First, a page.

The Council has launched a proposed new Cycling Strategy for Reading, on the same day it announces the partner organisation that is going to deliver a new bike hire scheme for the town.
Reading’s draft Cycling Strategy 2013 builds on the achievements of the 2008 Strategy. Over the coming weeks and months the Council will be asking for feedback from the town’s regular and occasional cyclists, as well as opinions from people who currently don’t cycle at all. All comments will be considered before the Cycling Strategy is finalised and approved early next year.
Reading’s Bike Hire Scheme
Spring next year is when the town’s new bike hire scheme goes live on the streets of Reading. The Council can today announce Hourbike as the winning bidder who will help to deliver a bike hire scheme, initially consisting of 200 bicycles at 29 docking stations inside and outside the borough.
The Surrey-based company has experience of operating similar schemes in the UK including in Dumfries, Nottingham, Lincoln and Southport. They also provided key assistance to Moscow’s bike hire scheme, which achieved 10,000 rentals in its first month.
Highlights of the proposed scheme for Reading include:
• 200 bikes across 29 docking sites, including Reading Station, Broad Street (including by the Oracle and Broad Street Mall), Thames Valley Park, University of Reading, Madejski Stadium, Green Park and Caversham
• Free half-hour use for members at the start of every rental, meaning that for many members the majority of their cycle trips will be free
• An easy to use website for registration and for members to top-up and manage their accounts
• An operating system compatible with both smartcards and PIN’s where customers either touch their card to the docking station reader or verify their individual number on a docking station keypad to release a bike
• Pre-payment for use of bikes, similar to a pay as you go mobile
• Two main types of annual membership - Individual or Business - with occasional or one-off temporary hires also available
• Bikes fitted with electronic chips, enabling them to be tracked at every docking station
• Flexibility to move bikes quickly between docking stations to cater for morning and evening peak demand
Hourbike’s bike hire scheme for Reading is simple to use. To rent a bike, users tap in their PIN or touch their card and, once the selected bike has been chosen at the console, a light on top of the selected lock will begin to flash meaning it is ready to use. To return a bike, the user only has to insert their bike into any empty lock at any station. The lock will accept the bike and automatically close the open rental period for that user on an electronic system. Members can keep a constant check on their personal account at a Reading-specific Hourbike website.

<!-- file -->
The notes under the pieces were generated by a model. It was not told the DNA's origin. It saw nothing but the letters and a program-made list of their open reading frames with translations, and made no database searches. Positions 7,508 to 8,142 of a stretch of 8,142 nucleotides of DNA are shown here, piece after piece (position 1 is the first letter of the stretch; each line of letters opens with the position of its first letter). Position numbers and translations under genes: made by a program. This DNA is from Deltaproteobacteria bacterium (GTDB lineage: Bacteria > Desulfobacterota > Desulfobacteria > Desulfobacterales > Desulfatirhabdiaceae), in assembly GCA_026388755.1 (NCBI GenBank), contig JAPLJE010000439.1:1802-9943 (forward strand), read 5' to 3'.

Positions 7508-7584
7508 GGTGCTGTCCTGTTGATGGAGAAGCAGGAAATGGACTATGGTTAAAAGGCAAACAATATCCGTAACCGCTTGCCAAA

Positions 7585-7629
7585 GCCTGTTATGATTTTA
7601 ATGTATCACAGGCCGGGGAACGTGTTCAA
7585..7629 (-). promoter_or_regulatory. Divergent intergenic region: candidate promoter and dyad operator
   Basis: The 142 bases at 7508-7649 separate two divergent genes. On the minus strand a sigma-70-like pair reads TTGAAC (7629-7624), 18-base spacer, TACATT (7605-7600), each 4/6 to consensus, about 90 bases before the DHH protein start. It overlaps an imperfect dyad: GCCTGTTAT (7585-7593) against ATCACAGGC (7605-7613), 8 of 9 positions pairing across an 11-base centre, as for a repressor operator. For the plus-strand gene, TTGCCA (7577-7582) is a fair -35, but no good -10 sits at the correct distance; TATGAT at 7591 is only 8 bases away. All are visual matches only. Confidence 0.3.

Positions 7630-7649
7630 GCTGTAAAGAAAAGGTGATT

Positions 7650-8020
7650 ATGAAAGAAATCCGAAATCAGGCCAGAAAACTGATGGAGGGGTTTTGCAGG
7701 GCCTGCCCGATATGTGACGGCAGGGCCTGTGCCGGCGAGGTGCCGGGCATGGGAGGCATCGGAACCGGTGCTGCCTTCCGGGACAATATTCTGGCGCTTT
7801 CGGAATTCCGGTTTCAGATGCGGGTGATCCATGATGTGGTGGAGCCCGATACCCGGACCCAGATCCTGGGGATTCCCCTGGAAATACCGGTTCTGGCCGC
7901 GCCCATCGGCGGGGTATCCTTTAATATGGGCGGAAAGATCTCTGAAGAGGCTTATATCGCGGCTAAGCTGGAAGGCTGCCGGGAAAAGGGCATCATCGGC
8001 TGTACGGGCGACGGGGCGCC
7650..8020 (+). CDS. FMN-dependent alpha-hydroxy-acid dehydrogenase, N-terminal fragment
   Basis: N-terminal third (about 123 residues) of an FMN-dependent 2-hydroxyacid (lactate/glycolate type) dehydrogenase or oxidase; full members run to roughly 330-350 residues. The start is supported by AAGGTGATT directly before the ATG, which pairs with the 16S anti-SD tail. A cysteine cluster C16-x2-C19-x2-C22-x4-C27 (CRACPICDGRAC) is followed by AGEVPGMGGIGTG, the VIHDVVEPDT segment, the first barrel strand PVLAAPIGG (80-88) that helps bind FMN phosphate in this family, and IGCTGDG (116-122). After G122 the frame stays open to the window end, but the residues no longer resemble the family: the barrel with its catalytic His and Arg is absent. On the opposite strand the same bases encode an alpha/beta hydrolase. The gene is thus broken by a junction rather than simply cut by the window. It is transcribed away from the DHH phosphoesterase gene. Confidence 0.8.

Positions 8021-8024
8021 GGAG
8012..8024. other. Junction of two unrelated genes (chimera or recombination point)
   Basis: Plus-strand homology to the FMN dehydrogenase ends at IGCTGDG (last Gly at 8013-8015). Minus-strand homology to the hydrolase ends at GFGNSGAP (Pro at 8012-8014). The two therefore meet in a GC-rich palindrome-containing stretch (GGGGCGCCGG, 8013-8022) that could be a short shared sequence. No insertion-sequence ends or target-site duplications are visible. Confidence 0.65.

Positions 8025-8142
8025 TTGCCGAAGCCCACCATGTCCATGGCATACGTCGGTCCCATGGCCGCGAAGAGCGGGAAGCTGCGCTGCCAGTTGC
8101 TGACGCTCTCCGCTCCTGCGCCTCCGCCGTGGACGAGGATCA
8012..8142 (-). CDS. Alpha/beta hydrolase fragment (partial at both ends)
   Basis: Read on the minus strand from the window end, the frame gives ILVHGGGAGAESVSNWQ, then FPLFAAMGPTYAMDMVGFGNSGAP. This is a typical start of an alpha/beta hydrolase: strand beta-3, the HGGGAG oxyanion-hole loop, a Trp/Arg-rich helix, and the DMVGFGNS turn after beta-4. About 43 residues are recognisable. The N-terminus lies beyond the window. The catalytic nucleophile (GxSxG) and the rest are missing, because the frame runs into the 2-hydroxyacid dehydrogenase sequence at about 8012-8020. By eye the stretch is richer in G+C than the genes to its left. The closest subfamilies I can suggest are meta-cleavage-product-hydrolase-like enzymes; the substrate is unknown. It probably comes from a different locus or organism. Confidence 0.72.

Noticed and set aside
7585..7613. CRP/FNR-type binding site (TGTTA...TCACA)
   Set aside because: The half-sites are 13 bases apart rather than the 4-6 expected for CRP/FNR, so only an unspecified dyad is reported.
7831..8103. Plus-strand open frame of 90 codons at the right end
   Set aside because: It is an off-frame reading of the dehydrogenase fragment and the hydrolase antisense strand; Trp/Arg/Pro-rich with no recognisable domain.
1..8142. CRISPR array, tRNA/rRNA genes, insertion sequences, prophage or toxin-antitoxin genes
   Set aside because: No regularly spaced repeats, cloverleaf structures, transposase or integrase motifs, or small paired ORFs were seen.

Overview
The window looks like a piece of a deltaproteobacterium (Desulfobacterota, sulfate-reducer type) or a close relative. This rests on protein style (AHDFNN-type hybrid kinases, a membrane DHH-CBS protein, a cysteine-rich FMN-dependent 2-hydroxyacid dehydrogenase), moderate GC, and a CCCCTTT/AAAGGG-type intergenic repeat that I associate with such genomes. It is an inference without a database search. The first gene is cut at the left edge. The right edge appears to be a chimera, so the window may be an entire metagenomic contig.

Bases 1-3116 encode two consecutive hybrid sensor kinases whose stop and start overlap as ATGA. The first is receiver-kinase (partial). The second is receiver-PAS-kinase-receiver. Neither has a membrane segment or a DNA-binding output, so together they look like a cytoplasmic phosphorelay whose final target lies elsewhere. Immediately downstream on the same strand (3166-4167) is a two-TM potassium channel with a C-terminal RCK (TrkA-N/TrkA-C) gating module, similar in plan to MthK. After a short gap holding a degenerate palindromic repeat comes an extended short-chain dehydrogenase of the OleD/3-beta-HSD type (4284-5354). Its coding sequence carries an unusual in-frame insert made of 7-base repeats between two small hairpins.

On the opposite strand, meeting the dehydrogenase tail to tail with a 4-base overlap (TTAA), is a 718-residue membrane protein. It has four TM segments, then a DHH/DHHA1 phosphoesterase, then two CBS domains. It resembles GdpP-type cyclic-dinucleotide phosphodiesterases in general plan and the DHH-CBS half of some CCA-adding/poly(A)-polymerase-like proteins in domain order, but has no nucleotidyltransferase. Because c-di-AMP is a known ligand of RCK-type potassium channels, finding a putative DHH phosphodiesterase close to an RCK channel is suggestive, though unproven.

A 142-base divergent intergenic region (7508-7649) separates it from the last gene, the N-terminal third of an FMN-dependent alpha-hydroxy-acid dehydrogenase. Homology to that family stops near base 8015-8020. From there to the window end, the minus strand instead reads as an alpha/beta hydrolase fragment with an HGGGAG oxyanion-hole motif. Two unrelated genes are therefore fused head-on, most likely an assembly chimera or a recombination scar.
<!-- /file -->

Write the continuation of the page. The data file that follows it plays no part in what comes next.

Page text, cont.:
Whilst Phase One of the bike hire scheme is for 200 bikes, provision is made in the contract with Hourbike to expand the scheme to more places within Reading, Wokingham and potentially West Berkshire in the future, depending on the success of the scheme and available funding.
Reading’s Bike Hire scheme forms part of Reading Borough Council’s successful Local Sustainable Transport Fund (LSTF), which also includes the proposed shared Pedestrian and Cycle Bridge over the Thames, which is going to as meeting of the Planning Applications Committee on Wednesday October 16th for consideration.
Reading’s Cycle Strategy
Reading’s draft new Cycling Strategy is called ‘Bridging Gaps, Overcoming Barriers and Promoting Safer Cycling.’
It builds on the achievements of the 2008 Cycling Strategy, which included developing colour-coded cycle routes and associated route maps, Bikeability cycle training completed by 1,500 children since 2009, and a series of successful workplace cycle challenge events.
Reading Borough Council’s successful £25 million LSTF bids have opened up a number of opportunities to help achieve the Council’s overall ambition of encouraging more people to choose cycling as a way of getting around. This includes aiming for 2,300 additional cycle trips every day by April 2015, and doubling the percentage of people cycling to work in the next five years.
The draft Cycling Strategy contains a series of schemes, initiatives and aims. These include:
• opening the proposed Pedestrian and Cycle Bridge by Summer 2015 and a new Bike Hire scheme for Reading by Spring 2014
• opening up the Napier Road underpass to provide a key link between Newtown and the National Cycle Route by Summer 2014
• a substantial increase in the number of cycle parking spaces, including doubling cycle parking at Reading Station by opening a new Cycle Parking Hub by Autumn 2014
• a review of existing and potential new cycle routes - including signage - to make travelling between routes easier for cyclists
• investigating opportunities to improve road lay outs - including advanced Stop Lines - where there is sufficient width and lane capacity is not reduced
• working in partnership with Thames Valley Police to help educate people about the dangers of cycling on pavements along with targeted enforcement
• continuing to providing cycle training -including for primary and secondary school pupils - that improves confidence and highlights the benefits of cycling
• maintaining a programme of installing improved street lighting, and supporting campaigns aimed at making drivers more aware of vulnerable road users, including cyclists.
The Draft Strategy Cycling Strategy 2013 is now online (see link above). It is accompanied by a survey, which includes a series of questions about the sorts of things that would encourage more people to try out cycling as a way of getting around.
The public consultation is now open and runs until January 10. All responses will be considered before the Cycling Strategy is finalised in early 2014.